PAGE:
Asia-Pacific

Boeing 787 diverted to New Caledonia following smoke coming from cockpit

The United Airlines plane was forced to divert to New Caledonia. Source: AAP

The aircraft was carrying 256 passengers from Melbourne to Los Angeles when it had to make an unscheduled stop.

A United Airlines Boeing 787-900 jet was diverted to the French Pacific territory of New Caledonia on Monday after reports of smoke coming from the cockpit, a local official told AFP.

The US aircraft flying 256 passengers from Melbourne to Los Angeles, touched down safely at La Tontouta airport in New Caledonia's capital Noumea.

"The passengers are disembarking calmly," said the official from the local Chamber of Commerce which runs the airport.

"It seems that there was some smoke coming out of the cockpit."

An Ethiopian Airlines crash that killed 157 people on March 10 led to the global grounding of Boeing 737 MAX 8 planes.

It followed a Lion Air crash in Indonesia last October that left 189 dead, which raised major concerns about the safety certification of the 737 MAX 8 model.

The Nouvelles-Caledoniennes (Caledonian News) website reported that oxygen masks automatically dropped down in the cabin of the United Airlines plane.

The local RRB radio station said no one was hurt and all the passengers would spend the night in Noumea, 2700 kilometres northeast of Melbourne.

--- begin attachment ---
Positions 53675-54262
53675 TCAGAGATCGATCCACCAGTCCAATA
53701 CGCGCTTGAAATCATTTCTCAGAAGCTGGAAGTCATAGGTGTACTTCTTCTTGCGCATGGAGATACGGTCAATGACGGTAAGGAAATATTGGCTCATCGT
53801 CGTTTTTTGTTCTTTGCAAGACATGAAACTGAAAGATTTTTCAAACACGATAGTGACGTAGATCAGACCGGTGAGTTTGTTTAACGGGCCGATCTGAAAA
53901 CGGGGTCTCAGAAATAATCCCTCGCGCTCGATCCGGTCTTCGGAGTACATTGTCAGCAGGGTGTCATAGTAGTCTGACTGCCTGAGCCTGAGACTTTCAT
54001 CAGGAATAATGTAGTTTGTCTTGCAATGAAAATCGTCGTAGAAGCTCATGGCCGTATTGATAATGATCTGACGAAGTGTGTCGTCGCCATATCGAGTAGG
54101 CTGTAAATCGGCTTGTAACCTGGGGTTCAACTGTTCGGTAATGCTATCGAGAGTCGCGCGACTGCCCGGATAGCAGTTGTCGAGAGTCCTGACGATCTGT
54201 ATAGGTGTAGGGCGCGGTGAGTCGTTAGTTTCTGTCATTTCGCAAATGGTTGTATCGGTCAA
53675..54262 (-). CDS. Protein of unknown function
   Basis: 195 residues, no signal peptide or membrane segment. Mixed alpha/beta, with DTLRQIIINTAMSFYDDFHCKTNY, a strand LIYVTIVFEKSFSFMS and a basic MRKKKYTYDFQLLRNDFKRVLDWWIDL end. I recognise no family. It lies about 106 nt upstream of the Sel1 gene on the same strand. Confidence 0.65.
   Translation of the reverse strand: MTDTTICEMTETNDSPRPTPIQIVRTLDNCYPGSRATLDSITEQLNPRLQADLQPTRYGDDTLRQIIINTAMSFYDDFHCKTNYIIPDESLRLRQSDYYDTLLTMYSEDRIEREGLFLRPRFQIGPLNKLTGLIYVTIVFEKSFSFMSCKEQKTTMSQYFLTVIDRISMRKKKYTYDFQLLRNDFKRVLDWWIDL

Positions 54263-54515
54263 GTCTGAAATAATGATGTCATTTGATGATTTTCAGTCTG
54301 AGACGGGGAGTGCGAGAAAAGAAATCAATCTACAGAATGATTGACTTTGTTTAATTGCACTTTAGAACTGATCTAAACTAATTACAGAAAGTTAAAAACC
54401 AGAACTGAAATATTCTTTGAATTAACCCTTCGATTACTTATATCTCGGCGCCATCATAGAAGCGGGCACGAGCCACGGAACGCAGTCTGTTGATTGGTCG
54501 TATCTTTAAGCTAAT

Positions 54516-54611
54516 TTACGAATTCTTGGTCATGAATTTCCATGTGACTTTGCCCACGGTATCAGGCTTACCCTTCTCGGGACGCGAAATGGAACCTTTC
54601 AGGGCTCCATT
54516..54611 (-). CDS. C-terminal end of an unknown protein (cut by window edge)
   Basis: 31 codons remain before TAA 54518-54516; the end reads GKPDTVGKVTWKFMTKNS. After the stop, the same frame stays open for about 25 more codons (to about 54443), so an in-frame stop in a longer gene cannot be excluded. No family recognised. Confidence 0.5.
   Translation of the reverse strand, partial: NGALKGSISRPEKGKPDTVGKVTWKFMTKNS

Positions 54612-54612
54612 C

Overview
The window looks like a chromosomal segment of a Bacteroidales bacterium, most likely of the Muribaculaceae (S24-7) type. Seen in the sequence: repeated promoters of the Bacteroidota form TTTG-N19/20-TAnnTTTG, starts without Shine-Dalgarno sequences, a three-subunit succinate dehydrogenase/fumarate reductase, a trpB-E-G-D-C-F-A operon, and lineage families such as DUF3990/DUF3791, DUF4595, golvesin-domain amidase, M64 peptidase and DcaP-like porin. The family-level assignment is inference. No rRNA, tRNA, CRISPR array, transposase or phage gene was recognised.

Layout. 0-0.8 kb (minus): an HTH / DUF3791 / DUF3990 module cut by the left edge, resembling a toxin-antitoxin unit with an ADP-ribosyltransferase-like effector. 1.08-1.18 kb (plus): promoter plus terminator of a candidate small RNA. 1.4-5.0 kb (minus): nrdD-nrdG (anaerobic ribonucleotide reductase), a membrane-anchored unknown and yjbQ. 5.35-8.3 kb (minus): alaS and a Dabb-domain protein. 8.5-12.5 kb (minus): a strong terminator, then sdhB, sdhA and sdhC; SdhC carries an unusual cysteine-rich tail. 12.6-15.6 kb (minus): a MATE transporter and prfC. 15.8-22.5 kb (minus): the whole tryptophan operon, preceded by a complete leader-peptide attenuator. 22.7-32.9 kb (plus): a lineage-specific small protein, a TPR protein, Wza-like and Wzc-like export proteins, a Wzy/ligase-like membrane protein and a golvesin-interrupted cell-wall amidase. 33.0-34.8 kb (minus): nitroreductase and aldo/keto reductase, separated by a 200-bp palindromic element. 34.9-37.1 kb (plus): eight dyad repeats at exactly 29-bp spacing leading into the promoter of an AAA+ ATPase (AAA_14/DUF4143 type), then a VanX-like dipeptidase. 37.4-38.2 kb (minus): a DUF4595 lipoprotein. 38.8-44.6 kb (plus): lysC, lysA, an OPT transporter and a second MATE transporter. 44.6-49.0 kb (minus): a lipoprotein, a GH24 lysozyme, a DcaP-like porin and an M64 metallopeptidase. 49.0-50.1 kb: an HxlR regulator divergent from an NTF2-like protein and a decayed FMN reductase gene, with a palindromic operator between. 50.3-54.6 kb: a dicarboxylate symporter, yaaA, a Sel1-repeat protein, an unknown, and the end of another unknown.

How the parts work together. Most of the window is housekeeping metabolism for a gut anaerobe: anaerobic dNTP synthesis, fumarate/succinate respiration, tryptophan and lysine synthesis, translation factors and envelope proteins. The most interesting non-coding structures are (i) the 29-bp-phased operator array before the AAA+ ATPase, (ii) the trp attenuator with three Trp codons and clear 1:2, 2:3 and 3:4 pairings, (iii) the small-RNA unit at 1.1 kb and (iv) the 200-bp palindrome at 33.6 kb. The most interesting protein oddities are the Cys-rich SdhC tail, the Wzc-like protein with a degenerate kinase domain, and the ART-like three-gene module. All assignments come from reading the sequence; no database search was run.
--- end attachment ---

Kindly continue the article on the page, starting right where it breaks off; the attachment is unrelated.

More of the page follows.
Global information session

Meanwhile, Boeing says it has invited more than 200 global airline pilots, technical leaders and regulators for an information session as it looks to return the 737 MAX to commercial service.

The meeting is a sign that Boeing's planned software patch is nearing completion, though it will still need regulatory approval.

Over the weekend, Ethiopian Airlines executives had questioned whether Boeing had told pilots enough about "aggressive" software that pushes the plane's nose down.

The software is a focus of investigation into the deadly crash in Ethiopia this month that led to the global grounding of 737 MAX jets.

Boeing said the information session in Renton, Washington DC on Wednesday is part of a plan to reach current and future 737 MAX operators and their home regulators to discuss software and training updates to the jet.

Garuda Indonesia on Friday said it planned to cancel its order for 49 of the 737 MAX jets, citing a loss of passenger trust after the crashes.

"We were informed (of the briefing) on Friday, but because it is short notice we can't send a pilot there," Garuda CEO Ari Askhara told Reuters, adding the airline had requested a webinar with Boeing but that idea had been rejected.

A Boeing spokeswoman said the Wednesday event was one of a series of in-person information sessions.

Lion Air Managing Director Daniel Putut said Boeing had informed the airline of the Wednesday meeting but it might not attend. He declined to provide further comment.

Ethiopian Airlines did not respond immedidately to a request for comment about the meeting.

The 737 MAX is Boeing's best-selling plane, with orders worth more than $US500 billion at list prices.

Teams from the three US airlines that own 737 MAX jets participated in a session in Renton on Saturday reviewing a planned software upgrade.

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